Friars’ Building history

PhotoThe College experienced a growth in student numbers during the 19th century, bringing with it the need for additional student accommodation. The President’s second garden (now called Friars’ Court) was taken as the site for a new building in 1886, to the design of William Milner Fawcett, architect, built by Rattee & Kett, a Cambridge building contractor.

Friars’ Building was built in the neo-Gothic style, using red brick and stone relief, and was intended to reflect the style of the 1448 buildings of Old Court, which at that time it faced, before the new Chapel was built in-between.

Friars' Building contract drawing 1885Friars’ Building had four staircases (M, N, O, P), each of four storeys, each storey (as originally constructed) having two sets, making 32 sets in all. Each set had a living room facing south looking over the court, and a bedroom looking north towards King’s College, with a small lobby leading from the staircase landing.

The contract drawing shows that one set, on the first floor of staircase M, was intended for a Fellow.

Critical reception

Queens’ … has a building of red brick at right angles to the river, which must ever be an eyesore to lovers of the backs. The best thing that can be hoped for it is that it may be snugly wrapped in creepers, but even this will never destroy its prime fault, its want of proportion that must ever remain to offend. … Are colleges so poor and sites so dear that all their buildings must be four storeys high? It needs a power of length and breadth too for the matter of that to carry off four storeys.
[The Cambridge Review, Vol. XI, 1889 Nov 7, p. 52]

The view which so offended that critic was blocked by the erection of Erasmus Building in 1959.

Subsequent history

Friars' Building photo 2017At some early point in the building’s history, a bath and WC were squeezed into a former gyp-room on the attic storey of each staircase: one room to be shared by everyone on that staircase. Prior to that, the only facilities were external earth-closets.

In the early 1950s, the ground, first, and second floors were altered: each set was subdivided into two study-bedrooms, so as to increase the capacity of the building to 56. In each former set, the entry lobby was removed, and the dividing wall was moved southward so as to increase the size of the former bedroom. Both new rooms were given doors direct to the landing, and equipped with fitted furniture, including a hand wash-basin. These works were carried out at a time of post-war rationing of building materials.

In 1980, one study-bedroom on the ground floor of each staircase was converted to showers, WCs & baths, to the design of Julian Bland, architect. The building now accommodates 52 students.

Between 2003 and 2007, all the gyp-rooms were modernised and refitted. The formerly solid gyp-room doors were fitted with glass panels, and all bedroom doors had their fire rating upgraded.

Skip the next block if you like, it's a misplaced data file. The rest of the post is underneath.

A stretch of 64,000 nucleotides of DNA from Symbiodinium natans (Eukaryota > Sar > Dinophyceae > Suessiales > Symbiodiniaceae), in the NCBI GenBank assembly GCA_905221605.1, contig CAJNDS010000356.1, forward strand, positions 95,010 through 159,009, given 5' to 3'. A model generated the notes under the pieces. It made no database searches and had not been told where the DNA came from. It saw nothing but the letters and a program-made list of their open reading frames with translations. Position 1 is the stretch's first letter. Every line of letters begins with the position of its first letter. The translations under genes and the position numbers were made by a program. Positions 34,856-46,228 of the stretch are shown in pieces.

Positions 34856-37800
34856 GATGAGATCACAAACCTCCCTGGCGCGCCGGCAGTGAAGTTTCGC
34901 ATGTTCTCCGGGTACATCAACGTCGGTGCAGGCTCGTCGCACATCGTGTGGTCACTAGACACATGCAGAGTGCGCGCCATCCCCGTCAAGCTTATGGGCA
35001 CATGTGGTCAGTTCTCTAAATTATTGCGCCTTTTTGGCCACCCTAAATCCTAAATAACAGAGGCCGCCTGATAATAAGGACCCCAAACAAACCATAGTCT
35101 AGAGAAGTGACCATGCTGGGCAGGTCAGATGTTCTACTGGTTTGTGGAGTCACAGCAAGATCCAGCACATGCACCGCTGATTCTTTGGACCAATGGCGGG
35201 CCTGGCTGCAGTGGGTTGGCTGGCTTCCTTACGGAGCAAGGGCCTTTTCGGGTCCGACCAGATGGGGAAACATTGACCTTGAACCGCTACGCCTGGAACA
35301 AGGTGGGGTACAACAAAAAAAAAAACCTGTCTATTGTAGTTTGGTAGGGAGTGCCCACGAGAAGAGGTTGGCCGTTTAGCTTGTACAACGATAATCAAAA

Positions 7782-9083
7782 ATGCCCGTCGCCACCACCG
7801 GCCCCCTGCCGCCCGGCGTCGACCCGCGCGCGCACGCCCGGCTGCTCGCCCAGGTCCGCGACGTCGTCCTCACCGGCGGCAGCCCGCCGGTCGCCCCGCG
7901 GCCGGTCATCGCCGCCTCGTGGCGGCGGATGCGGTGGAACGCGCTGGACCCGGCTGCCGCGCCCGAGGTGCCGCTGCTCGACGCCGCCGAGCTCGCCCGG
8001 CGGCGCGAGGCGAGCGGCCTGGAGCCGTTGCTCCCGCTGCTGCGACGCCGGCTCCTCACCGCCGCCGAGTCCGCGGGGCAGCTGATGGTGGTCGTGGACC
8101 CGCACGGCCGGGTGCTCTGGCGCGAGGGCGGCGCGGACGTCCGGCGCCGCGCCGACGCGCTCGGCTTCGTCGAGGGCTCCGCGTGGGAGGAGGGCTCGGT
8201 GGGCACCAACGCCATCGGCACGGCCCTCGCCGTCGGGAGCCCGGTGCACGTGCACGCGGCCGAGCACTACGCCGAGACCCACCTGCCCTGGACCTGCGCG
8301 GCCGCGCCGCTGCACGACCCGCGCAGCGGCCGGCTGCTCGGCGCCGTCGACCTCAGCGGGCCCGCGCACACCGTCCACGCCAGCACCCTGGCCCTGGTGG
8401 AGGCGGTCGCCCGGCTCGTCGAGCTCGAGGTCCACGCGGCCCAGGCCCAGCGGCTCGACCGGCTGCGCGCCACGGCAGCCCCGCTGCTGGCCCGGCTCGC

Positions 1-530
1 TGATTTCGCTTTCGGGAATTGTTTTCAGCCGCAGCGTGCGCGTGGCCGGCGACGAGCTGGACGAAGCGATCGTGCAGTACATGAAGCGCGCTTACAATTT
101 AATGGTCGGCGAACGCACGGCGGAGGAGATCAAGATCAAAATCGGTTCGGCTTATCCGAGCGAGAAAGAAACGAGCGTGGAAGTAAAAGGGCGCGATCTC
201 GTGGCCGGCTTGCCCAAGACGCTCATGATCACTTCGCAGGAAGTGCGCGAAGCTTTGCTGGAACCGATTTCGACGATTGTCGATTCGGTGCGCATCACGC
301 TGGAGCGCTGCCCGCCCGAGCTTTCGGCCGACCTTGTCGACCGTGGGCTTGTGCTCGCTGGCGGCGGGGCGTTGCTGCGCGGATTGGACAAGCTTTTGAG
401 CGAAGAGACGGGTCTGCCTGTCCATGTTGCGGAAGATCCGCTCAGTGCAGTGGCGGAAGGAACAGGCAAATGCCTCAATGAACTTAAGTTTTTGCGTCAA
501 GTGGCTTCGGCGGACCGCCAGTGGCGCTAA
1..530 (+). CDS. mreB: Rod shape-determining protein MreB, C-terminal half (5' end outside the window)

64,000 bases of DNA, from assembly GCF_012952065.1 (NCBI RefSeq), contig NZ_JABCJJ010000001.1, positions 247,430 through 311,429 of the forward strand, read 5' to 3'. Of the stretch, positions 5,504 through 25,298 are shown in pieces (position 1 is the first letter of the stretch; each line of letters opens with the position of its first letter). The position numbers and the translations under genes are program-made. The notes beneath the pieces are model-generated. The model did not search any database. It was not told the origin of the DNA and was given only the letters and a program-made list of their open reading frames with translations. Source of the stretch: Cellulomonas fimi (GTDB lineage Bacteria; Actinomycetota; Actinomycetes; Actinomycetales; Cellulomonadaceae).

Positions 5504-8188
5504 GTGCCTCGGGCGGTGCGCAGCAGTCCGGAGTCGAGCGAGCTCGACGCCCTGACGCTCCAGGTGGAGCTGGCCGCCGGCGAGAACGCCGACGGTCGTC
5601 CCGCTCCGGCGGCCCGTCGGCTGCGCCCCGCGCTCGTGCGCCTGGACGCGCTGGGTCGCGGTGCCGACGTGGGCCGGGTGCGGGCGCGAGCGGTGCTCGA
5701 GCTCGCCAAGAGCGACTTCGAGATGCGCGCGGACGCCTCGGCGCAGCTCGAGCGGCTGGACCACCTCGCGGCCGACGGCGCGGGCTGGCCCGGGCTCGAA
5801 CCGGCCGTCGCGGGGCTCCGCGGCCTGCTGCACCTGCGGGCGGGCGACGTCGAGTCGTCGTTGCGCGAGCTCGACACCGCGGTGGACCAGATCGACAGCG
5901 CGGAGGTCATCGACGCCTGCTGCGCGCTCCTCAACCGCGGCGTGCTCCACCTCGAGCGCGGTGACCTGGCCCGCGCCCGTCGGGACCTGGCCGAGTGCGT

In 2010, the building was re-roofed, with associated fabric repairs, thermal insulation, and lightning protection.

In 2013, secondary glazing was fitted to the windows of every residential room.

Background

The court and building are called Friars’ because they are on the site of a former Carmelite monastery, later suppressed by King Henry VIII. Queens’ acquired this land in 1544 (from the President Dr Mey who had bought it in 1541), and by 1545 made it into a second garden for the President. It connected to his first garden by a curious little yard with four doors, which permitted the President to pass diagonally between his two gardens, and the Fellows to pass diagonally between Walnut Tree Court and their garden (now the lawn under Erasmus Building), without either trespassing on each other’s territory: for the President was not a Fellow, and could not enter the Fellows’ Garden, and the Fellows could not enter either of the President’s Gardens.

The north wall of the former chapel of the Carmelite monastery forms part of the boundary wall between Queens’ and King’s Colleges. On the Queens’ side, it is largely hidden by workshops. It is entirely possible that this wall is the oldest building in College. The Carmelites buried their dead in and around their chapel, and human remains were discovered during the erection of Friars’, Dokett and Erasmus buildings. According to the recollections of someone who was a boy at the time of the digging of the foundations for Friars’:

During the excavations, thirteen skeletons, plus a horse’s skull, were dug up …
[Some Memories of Old Queens’, by Harold Temperley, in The Dial, No. 89 Easter 1938, pp. 5–​9 at p. 6] 

Alternatives unbuilt

SketchBefore the final design was selected, a number of alternates were considered, including this design having only two staircases with double the number of sets per landing.

Further reading

1886: The Architectural History of the University of Cambridge, by Robert Willis and John Willis Clark, Vol. 2, pp. 770–​1. (OCLC 6104300)

1899: The Queens’ College of St Margaret and St Bernard in the University of Cambridge, by Joseph Henry Gray, p. 288; (OCLC 8568413)
1926: New edition, updated, p. 264. (OCLC 79562186)

1951: A Pictorial History of the Queen’s College of Saint Margaret and Saint Bernard, commonly called Queens’ College Cambridge, 1448–​1948, by Archibald Douglas Browne (1889–​1977) & Charles Theodore Seltman, plate 117. (OCLC 7790464)